Patricia Hamilton (left) and Jennifer Dzialoszynski embark on emotional trip.
KINDERTRANSPORT by Diane Samuels, directed by Christopher Newton (Harold Green Jewish Theatre). At Al Green Theatre (750 Spadina). To November 23. $32-$52, stu $15. 416-366-7723. Rating: NNNN
In the late 1930s, an operation known as Kindertransport moved thousands of German Jewish children away from their families to safety outside the country.
Diane Samuels's play focuses on one such girl, the fictional Eva, whose story of distress, abandonment and love involves the lives of several generations of mothers and daughters.
Sent by her mother, Helga (Nancy Beatty), to England, Eva (Jennifer Dzialoszynski) is taken in by the kindly Lil (Patricia Hamilton) but never loses her childhood fears. Turning her back on her past and changing her name, the grown-up Evelyn (Corrine Koslo) must face suppressed memories when her own daughter, Faith (Jenny Young), learns of her mother's history.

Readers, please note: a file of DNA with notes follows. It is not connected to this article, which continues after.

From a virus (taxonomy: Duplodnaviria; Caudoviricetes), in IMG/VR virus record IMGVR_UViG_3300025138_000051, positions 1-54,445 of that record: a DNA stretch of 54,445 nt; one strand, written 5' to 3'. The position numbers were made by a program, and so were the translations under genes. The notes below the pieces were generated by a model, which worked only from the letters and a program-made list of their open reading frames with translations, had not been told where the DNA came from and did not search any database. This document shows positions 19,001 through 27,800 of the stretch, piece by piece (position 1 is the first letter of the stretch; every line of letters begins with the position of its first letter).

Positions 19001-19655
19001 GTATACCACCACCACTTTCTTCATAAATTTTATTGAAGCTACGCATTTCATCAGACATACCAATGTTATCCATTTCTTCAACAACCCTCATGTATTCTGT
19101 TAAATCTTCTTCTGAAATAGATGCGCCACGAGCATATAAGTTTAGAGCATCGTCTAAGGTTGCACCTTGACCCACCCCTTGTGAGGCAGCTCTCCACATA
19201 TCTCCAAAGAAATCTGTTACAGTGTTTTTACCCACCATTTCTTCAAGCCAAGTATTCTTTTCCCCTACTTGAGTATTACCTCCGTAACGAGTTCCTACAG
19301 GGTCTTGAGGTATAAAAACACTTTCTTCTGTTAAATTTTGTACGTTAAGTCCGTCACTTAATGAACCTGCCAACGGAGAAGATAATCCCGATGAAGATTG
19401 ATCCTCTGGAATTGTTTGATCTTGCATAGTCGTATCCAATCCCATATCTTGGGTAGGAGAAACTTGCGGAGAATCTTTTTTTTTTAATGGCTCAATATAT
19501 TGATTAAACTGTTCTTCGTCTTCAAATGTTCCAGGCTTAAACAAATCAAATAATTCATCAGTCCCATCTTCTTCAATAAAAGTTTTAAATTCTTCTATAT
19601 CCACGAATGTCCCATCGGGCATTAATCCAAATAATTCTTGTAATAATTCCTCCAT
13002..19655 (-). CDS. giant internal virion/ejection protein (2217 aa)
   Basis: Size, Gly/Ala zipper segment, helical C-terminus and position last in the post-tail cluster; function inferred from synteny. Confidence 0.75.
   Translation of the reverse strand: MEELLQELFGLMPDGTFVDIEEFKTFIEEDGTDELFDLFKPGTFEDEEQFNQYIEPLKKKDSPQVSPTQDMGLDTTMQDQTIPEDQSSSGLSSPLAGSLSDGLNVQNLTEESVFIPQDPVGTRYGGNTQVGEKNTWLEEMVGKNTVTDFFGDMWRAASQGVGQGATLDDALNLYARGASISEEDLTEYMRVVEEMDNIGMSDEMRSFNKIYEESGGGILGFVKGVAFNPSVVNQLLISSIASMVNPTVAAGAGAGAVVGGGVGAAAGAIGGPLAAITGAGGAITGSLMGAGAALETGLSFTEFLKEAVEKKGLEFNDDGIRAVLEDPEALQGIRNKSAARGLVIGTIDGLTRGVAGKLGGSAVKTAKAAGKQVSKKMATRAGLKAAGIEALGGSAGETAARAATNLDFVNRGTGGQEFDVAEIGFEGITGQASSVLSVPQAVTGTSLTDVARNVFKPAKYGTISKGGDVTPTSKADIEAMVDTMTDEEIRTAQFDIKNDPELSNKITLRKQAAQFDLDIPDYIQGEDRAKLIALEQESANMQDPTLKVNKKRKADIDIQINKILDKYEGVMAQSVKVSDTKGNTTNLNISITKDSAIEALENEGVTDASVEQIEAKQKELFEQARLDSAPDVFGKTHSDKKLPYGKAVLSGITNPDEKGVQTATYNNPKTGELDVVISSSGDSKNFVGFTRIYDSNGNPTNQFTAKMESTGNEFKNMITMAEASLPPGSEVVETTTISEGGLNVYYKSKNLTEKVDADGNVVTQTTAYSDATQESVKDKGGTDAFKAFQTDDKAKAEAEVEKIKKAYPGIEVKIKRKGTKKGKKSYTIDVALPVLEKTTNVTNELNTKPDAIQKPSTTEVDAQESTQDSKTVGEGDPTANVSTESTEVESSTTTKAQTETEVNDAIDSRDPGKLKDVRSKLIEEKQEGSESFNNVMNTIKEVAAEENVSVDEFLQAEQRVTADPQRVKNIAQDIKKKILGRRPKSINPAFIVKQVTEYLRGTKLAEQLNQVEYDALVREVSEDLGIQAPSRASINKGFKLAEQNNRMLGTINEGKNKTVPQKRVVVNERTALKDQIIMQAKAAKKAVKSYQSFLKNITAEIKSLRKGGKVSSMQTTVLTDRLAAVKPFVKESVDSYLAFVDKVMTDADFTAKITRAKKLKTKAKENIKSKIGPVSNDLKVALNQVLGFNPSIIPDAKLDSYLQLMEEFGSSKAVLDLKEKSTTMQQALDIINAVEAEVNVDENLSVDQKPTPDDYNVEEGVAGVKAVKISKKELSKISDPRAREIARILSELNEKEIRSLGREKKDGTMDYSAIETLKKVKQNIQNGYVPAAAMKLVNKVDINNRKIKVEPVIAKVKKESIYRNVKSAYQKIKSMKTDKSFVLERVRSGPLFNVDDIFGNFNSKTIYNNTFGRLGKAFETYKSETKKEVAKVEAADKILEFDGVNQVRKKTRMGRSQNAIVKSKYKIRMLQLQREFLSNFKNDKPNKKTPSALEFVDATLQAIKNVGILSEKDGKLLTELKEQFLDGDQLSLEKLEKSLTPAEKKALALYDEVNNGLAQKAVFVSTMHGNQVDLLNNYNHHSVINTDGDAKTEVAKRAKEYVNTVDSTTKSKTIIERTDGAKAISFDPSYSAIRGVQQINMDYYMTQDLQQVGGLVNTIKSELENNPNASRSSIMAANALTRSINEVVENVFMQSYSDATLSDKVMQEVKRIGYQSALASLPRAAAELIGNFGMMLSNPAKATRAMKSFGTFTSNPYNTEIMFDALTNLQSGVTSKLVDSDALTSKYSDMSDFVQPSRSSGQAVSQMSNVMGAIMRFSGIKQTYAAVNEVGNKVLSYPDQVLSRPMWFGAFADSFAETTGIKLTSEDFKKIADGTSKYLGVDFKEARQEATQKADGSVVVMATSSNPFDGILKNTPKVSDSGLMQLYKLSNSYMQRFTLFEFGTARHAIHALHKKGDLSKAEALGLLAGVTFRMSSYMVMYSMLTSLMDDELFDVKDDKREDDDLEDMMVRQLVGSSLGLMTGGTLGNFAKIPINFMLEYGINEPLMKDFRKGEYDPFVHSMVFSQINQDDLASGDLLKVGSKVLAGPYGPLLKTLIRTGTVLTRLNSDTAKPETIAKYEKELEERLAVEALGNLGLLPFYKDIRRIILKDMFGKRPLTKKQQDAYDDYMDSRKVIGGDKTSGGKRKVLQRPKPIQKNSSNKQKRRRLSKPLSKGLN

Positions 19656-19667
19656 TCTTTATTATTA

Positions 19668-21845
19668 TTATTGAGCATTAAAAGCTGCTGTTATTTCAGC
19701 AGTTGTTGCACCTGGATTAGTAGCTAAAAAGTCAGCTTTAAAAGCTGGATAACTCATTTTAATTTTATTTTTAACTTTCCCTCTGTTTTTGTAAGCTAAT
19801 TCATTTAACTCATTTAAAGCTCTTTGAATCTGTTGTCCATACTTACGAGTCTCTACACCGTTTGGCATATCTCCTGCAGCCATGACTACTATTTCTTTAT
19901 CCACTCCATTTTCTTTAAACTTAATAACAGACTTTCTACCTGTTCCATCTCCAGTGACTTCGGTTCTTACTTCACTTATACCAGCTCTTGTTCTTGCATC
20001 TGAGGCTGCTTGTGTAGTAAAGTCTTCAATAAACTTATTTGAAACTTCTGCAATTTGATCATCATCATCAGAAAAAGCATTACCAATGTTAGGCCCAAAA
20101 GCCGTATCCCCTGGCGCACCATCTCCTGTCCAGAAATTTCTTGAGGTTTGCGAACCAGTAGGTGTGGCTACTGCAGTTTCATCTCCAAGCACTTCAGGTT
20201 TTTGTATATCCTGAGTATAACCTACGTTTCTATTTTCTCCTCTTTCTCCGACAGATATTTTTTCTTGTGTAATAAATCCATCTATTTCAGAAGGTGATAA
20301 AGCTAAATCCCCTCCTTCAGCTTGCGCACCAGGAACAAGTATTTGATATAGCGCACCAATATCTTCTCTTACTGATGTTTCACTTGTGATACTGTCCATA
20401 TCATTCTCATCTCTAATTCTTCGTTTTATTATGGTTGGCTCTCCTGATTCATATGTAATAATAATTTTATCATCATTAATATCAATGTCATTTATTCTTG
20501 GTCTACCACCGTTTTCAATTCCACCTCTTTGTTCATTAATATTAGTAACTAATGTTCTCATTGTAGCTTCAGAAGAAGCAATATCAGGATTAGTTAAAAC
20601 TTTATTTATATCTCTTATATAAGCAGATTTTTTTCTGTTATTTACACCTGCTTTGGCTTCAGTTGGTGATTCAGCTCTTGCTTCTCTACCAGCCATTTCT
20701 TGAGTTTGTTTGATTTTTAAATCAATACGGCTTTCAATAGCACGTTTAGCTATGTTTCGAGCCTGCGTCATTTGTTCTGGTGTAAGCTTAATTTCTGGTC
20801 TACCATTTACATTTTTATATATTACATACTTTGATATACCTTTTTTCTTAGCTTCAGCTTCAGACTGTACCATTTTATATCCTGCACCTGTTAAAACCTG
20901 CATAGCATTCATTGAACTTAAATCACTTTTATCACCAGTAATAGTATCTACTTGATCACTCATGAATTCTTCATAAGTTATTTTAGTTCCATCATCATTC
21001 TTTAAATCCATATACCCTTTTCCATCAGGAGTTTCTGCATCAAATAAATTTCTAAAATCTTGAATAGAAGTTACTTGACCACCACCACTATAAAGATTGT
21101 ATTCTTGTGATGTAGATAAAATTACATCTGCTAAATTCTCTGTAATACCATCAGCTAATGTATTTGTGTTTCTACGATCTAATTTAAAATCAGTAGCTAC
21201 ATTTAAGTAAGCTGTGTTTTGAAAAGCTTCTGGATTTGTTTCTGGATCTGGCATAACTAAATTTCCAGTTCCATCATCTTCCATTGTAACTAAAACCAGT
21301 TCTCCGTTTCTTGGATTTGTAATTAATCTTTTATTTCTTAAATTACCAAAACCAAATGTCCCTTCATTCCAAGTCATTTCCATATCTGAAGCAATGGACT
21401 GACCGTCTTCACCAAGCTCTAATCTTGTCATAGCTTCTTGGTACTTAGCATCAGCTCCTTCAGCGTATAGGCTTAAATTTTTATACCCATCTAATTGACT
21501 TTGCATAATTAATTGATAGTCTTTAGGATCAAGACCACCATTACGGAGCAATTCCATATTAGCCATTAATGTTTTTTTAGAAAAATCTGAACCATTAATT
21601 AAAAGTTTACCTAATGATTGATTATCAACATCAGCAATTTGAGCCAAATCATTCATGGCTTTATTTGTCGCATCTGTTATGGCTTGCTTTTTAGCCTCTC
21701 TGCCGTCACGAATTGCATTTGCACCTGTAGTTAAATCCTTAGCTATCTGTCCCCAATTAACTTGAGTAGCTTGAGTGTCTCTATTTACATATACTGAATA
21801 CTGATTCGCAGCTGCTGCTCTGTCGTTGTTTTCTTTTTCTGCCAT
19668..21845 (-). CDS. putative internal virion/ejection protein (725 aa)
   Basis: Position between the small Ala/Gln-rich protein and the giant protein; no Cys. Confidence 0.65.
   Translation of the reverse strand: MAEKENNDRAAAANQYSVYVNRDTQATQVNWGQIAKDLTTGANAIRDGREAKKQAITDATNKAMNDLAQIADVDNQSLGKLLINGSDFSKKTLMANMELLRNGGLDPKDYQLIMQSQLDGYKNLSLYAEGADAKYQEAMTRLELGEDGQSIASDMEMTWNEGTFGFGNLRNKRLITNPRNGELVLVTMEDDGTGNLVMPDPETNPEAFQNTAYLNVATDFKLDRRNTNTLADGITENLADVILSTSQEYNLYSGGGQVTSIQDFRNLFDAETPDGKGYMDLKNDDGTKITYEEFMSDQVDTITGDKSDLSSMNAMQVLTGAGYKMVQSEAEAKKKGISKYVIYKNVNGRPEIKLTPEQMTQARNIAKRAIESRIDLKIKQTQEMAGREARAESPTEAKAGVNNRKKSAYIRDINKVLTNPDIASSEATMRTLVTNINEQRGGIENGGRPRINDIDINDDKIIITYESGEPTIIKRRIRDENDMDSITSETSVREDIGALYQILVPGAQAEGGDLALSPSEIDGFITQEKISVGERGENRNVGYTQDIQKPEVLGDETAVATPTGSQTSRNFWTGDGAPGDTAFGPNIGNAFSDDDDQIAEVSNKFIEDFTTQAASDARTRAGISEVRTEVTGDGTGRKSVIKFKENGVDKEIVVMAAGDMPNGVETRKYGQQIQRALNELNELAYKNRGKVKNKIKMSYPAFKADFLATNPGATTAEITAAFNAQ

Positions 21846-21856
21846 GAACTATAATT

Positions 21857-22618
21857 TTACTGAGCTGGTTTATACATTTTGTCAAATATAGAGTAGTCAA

Director Christopher Newton seamlessly navigates the play's time shifts - events in different periods are staged simultaneously in Cameron Porteous's set, a box-and-memory-strewn attic - and his cast pulls at our emotions with equal expertise.
Dzialoszynski, onstage for most of the play, moves from baffled to scared and then independent child, never able to shake her sense of desertion and guilt even in the security of a modest English life. Dzialoszynski's skilfully changing accent shows Eva's progress to Evelyn. Koslo is the believable child-become-adult, locked in an emotional cell partly of her own making and unable, literally, to find air to breathe in it.
The pair are at the centre of the play, but there's equally fine work by Hamilton as the no-nonsense protective foster parent, physically and vocally different in the play's two time periods, and by Young as the demanding daughter, a sometimes self-righteous truth-seeker who believes she knows what's best for her mother. Beatty's most involving scenes are the last ones with her daughter.
Anthony Bekenn plays several male figures, all versions of the nightmare-inducing Ratcatcher from Eva's childhood tales.
The show has a few flaws, including unnecessary background projections and an abrupt, inconclusive ending, but Kindertransport movingly examines the thorny ties between parent and child and the difficulty of unravelling a traumatic past.